GES 4700: Power, Populations, and the U.S. Census, Barbara Headle, Friday 1:40-4:20, Columbine Hall 334. The Census is coming in 2020! Why do we care? In this course, student study the social, political, economic, racial, ethnic, and gender issues that have plagued the census since 1790 and continue today.

HISTORY ONLINE COURSES: HIST 4540-OL1 American Religious Cultures, 1945-2000, Karen deVries and Paul Harvey, 1/22/2019-5/18/2019, Online course. Description: Intensive research seminar focusing on primary texts of recent American religions from Cold War Protestantism to New Age Buddhism. Approved for Compass Curriculum requirements: Inclusiveness (Global/Diversity); Writing Intensive.


HIS 3980-WK1- The Vietnam War Through Film, Samantha Christiansen, 2/16/2019-4/27/2019, SA 1:00-5:00PM  Description: A survey of the war in Southeast Asia through the eyes of Hollywood. Major periods include France’s war with Vietnam, early American involvement, the war through Asian eyes (as portrayed in Hollywood), the soldiers’ war back home, and the fall of Vietnam.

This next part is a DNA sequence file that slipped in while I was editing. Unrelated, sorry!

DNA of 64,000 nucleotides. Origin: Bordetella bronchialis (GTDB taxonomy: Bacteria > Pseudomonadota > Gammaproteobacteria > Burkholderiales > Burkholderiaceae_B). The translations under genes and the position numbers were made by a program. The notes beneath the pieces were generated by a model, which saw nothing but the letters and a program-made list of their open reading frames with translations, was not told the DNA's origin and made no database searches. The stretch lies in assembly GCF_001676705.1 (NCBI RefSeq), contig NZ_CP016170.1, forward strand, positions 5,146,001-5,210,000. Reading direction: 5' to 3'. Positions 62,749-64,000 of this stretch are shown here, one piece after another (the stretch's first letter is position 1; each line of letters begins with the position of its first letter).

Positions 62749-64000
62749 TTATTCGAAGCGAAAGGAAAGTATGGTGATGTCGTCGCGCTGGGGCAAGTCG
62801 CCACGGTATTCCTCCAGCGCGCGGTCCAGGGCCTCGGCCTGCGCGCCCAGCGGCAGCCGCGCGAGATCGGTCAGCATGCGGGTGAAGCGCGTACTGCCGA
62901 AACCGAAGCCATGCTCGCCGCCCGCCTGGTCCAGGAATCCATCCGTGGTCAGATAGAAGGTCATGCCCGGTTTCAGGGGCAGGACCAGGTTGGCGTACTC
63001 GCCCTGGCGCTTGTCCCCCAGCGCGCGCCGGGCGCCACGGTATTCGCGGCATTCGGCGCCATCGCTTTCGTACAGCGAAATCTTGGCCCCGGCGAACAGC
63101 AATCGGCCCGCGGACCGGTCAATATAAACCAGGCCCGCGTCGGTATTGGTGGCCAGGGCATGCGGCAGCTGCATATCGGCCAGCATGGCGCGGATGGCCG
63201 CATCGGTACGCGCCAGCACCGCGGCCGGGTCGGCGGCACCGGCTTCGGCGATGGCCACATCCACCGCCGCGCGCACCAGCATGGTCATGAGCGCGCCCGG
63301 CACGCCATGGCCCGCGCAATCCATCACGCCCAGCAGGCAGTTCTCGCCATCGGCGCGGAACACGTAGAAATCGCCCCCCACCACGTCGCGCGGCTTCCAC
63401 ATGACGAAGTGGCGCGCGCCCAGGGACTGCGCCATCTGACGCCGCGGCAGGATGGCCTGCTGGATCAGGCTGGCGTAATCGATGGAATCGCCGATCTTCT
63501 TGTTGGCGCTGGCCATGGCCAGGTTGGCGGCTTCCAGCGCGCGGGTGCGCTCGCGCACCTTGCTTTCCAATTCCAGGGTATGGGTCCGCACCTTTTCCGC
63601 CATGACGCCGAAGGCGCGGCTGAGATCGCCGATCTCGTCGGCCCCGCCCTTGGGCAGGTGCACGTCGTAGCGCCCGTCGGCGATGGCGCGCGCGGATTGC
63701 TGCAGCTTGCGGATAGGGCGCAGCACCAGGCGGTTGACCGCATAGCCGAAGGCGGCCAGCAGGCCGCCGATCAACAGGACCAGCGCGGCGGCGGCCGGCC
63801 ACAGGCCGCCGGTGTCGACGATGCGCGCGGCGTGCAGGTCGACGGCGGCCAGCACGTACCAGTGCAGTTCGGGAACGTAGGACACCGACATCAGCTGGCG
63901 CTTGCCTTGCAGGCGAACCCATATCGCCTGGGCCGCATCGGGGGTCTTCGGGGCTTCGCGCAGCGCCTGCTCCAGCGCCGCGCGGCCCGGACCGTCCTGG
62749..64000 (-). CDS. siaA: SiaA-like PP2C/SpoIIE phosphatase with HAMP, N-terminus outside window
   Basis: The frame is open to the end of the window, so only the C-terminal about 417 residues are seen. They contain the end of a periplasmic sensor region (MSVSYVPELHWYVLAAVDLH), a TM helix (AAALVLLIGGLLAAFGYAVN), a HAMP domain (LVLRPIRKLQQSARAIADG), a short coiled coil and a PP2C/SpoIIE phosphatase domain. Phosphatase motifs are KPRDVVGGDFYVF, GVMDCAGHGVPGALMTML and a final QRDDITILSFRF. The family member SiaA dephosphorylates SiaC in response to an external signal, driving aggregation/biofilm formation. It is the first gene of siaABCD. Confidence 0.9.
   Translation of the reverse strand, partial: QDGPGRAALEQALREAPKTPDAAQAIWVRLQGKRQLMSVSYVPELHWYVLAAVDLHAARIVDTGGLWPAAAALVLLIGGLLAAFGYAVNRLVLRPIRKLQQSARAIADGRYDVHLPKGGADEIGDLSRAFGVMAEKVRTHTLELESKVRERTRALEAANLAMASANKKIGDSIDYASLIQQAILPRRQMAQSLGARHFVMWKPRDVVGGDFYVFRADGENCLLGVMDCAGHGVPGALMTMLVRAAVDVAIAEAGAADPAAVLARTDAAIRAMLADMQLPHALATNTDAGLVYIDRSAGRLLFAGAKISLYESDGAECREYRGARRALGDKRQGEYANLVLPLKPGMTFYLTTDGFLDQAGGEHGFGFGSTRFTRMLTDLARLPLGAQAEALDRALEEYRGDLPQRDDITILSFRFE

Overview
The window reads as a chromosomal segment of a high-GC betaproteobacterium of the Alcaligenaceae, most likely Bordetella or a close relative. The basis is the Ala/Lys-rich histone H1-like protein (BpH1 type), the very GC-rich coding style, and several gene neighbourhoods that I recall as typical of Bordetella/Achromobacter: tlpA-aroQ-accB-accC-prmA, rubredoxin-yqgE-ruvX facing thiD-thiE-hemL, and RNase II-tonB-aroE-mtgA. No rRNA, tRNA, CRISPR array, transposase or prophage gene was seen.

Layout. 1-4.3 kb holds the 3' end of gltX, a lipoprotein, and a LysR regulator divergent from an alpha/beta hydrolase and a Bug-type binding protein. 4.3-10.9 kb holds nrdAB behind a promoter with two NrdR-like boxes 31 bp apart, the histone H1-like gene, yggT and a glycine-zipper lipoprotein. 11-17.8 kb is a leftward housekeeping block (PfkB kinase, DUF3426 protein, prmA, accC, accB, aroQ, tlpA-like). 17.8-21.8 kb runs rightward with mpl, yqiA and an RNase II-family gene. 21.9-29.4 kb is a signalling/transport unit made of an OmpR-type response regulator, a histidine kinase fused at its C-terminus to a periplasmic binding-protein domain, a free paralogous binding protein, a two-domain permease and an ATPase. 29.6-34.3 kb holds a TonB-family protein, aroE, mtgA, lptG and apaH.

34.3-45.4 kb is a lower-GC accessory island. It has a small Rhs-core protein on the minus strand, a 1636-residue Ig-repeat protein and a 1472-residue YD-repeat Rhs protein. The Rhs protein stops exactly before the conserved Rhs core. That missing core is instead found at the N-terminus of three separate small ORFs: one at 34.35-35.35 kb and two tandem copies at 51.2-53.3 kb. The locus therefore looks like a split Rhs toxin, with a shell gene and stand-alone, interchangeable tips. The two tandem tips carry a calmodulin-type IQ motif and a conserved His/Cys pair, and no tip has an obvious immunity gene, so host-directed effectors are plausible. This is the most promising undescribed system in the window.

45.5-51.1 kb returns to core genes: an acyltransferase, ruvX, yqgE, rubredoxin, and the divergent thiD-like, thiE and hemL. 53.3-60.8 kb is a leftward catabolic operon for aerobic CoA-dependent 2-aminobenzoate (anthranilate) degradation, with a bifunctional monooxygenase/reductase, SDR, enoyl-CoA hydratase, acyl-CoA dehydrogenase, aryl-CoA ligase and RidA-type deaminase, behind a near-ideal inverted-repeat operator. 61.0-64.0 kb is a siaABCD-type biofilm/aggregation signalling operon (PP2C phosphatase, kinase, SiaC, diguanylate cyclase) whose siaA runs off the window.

HIST 1400-WK1 Latin America to 1810, Sarah Clay, 2/16/2019-4/27/2019, Osborne Center B215, SA 8:30-12:30PM  Description: Survey of the political, social and economic development of Latin America from pre-Columbian beginnings to 1810. Approved for LAS Humanities area and Global Awareness requirements. Approved for Compass Curriculum requirements: Inclusiveness (Global/Diversity); Explore-Arts, Humanities, and Cultures; Writing Intensive. GT-HI1.

HISTORY SUMMER Travel course, June 2019  HIST 3000: Special Topics: Pilgrims, Patriots, and Poets–Travel Course Janet Myers and Barbara Headle, 6/3/2019-6/7//2019. Description: Be a Pilgrim! Journey to Massachusetts on the history department’s maiden in-country travel course. We will venture to Boston, Plymouth, Lexington and Concord where we follow the footsteps of the determined, but not always so pure, Puritans; of the rabble-rousing, tea-tossing, rebel Patriots; and of the literary giants whose works range from the sublime to the downright eerie. This is a 3-credit hour upper division history course. When: June 3 – 7 2019. How Much: Tuition $1300. Travel expenses $2544. (Prices are approximate (subject to confirmation) Contact: Barbara Headle: bheadle@uccs.edu or Jan Myers: jmyers@uccs.edu